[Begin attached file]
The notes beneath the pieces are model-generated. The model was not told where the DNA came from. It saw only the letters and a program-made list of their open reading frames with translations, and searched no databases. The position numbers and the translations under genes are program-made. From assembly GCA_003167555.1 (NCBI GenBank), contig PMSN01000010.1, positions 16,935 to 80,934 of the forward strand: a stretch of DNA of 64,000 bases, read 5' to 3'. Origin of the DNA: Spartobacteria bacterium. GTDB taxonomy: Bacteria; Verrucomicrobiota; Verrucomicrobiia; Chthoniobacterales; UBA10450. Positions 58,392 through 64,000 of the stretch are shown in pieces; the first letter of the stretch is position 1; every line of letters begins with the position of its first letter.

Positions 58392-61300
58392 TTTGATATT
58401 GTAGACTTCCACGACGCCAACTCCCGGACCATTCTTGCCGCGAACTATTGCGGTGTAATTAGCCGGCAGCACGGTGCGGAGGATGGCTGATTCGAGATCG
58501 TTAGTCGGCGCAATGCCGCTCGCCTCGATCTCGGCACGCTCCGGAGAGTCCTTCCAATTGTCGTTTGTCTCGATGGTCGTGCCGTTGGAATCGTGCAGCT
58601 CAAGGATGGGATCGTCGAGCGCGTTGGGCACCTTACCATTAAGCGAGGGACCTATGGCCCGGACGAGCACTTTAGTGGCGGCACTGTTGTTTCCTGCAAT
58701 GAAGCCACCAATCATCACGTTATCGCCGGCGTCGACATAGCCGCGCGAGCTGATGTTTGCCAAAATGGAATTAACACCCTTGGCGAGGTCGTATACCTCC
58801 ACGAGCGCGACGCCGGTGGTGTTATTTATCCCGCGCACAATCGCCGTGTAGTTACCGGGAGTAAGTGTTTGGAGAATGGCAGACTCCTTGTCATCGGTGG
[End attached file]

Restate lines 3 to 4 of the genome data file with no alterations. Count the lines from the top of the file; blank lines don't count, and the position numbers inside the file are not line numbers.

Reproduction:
58392 TTTGATATT
58401 GTAGACTTCCACGACGCCAACTCCCGGACCATTCTTGCCGCGAACTATTGCGGTGTAATTAGCCGGCAGCACGGTGCGGAGGATGGCTGATTCGAGATCG